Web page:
It is precisely because of his smooth, low voice and relaxed demeanour that his jokes are all the more funny. Sheng Wang has shown himself to be a master of incongruity. Ok, so without getting too technical, there is a theory of comedy called the Incongruous Juxtaposition theory. Basically, upon confronting something that subverts our expectations of how things should be, we find it absurd and humorous. Think of a monkey doing your tax returns or an MP actually doing their job. There’s a mismatch between what ought to be and what is.
So, hearing Sheng Wang wax poetic about ego death like a Zen Buddhist monk in his pursuit of cheap, affordable pants at Costco is utterly amusing to us. In some sense, there is truth in what he’s saying but the triviality of the subject matter is so unexpected that it catches you off guard. He is playing into the image of the enlightened Asian mystic but with all the real world sensibilities of a single uncle. It’s novel, it’s engaging and it’s something that feels like only Sheng Wang can do.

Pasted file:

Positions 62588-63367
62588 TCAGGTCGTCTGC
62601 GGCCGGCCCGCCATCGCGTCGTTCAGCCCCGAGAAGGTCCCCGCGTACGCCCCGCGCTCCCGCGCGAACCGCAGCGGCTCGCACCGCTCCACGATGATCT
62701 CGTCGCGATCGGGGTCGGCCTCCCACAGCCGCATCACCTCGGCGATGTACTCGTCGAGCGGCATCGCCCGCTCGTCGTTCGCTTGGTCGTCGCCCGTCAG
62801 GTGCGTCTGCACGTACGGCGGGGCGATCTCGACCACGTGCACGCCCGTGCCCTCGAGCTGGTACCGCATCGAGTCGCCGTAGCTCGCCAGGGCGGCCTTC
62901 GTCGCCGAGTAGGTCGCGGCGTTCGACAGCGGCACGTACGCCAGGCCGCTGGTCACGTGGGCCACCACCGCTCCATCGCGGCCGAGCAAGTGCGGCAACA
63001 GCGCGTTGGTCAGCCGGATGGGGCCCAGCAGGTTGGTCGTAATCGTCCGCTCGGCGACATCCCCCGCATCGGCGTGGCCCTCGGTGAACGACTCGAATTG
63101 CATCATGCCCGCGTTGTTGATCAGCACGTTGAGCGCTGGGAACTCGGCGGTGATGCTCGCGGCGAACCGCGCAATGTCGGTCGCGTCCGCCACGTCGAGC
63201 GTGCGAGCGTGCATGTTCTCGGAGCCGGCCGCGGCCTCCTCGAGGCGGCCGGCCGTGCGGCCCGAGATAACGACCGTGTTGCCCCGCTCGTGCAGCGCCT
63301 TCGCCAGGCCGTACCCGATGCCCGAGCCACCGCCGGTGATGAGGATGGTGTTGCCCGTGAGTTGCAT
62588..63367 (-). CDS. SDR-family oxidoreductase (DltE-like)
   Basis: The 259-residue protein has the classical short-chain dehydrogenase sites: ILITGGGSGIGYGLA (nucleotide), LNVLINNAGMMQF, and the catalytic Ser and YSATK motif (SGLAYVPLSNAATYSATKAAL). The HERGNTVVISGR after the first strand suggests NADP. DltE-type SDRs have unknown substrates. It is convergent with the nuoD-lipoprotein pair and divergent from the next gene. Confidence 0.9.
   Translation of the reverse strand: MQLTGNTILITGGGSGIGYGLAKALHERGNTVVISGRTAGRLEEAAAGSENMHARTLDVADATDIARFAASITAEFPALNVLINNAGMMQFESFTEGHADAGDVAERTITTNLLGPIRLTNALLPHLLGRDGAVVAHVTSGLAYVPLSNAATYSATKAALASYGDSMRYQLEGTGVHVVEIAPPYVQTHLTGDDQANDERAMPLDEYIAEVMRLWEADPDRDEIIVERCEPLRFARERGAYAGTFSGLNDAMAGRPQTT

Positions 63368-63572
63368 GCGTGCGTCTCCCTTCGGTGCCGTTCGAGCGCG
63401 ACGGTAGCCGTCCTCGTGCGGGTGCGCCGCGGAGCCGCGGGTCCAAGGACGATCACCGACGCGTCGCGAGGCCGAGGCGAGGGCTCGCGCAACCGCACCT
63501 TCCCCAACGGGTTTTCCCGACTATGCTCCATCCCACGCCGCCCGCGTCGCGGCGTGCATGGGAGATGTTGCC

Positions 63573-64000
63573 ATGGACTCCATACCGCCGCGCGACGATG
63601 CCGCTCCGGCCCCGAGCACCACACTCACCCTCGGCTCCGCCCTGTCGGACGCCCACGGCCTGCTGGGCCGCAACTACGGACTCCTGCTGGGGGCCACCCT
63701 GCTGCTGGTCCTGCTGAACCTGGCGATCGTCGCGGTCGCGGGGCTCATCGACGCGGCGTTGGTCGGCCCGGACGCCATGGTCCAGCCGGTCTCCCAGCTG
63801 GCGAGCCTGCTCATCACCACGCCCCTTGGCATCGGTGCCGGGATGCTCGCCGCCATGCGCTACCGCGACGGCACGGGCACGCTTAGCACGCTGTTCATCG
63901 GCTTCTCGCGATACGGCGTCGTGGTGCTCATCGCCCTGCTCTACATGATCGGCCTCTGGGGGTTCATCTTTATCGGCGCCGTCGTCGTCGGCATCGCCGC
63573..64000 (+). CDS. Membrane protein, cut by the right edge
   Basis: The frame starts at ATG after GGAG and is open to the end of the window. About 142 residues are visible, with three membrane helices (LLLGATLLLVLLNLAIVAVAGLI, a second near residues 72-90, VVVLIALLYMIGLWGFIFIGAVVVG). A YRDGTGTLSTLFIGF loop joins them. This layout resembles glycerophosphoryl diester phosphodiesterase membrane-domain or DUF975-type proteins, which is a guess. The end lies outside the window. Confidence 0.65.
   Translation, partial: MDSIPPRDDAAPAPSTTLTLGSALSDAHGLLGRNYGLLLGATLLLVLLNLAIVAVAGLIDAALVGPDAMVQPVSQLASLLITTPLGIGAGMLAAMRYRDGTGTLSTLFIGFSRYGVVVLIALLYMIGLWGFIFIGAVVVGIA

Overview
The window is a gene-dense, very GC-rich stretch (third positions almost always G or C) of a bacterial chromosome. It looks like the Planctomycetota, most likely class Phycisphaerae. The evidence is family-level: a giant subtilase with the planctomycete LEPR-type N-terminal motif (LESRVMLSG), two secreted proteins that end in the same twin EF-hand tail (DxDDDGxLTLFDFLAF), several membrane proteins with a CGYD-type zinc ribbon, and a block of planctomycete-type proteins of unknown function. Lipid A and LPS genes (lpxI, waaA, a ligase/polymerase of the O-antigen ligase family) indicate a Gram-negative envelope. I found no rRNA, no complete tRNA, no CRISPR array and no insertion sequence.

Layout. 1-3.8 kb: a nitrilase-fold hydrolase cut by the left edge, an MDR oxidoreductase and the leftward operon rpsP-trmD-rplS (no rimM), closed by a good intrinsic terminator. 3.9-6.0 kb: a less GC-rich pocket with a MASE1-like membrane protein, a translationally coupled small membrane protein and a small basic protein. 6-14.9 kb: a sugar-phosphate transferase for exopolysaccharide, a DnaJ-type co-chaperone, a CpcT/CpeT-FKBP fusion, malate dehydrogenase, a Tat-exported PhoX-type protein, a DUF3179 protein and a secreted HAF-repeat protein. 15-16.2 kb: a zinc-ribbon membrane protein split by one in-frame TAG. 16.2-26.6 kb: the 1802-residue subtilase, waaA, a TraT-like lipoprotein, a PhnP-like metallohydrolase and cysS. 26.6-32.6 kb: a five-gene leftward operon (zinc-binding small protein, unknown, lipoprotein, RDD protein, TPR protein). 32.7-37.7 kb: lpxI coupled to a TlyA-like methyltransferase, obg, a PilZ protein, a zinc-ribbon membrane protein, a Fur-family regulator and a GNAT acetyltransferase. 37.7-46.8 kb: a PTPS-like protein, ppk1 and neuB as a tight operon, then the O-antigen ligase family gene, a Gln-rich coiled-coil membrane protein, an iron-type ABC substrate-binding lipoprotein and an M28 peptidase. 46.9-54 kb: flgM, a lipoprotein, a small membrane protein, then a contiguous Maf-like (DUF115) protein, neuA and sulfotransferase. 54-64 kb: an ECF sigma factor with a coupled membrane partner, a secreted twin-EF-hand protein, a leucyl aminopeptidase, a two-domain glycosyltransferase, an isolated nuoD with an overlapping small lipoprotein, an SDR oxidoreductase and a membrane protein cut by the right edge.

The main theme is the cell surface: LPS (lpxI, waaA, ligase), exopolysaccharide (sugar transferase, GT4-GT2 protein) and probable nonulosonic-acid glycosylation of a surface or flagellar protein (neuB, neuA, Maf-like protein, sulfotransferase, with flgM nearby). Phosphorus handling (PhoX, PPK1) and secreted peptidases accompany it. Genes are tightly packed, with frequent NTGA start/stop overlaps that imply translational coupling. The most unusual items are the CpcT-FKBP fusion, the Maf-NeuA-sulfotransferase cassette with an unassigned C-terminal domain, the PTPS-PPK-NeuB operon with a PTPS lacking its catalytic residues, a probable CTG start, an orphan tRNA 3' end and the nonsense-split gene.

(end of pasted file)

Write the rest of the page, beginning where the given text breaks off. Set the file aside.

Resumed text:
That being said, we wouldn’t recommend Sheng Wang to everyone. There will definitely be some folks out there looking for a bit more flair and hype in their shows. Comedians like the wickedly vulgar Ali Wong and the flamboyant British Malaysian Phil Wang could fill that void (even if one of them says his name way too many times). Unlike comedians like Bill Burr or Tom Segura, Sheng Wang doesn’t veer into culture war diatribes or spectacular gross-out stories.
A lot of his bits and jokes are related to millennial humour, namely towards trying to live your best life without having to break the bank. So yes, don’t expect him to do anything particularly spicy or political here. No, the taboos and lines he does cross are the ones we don’t often think about like willfully wasting paper at work or attending a church only to use its basketball court. As kiasu Malaysians, we found those lines absolutely hysterical! If you’re looking to sit in after work or for something to play in the background of a commute, “Sheng Wang: Sweet and Juicy” is the perfect way to mellow out with a chuckle.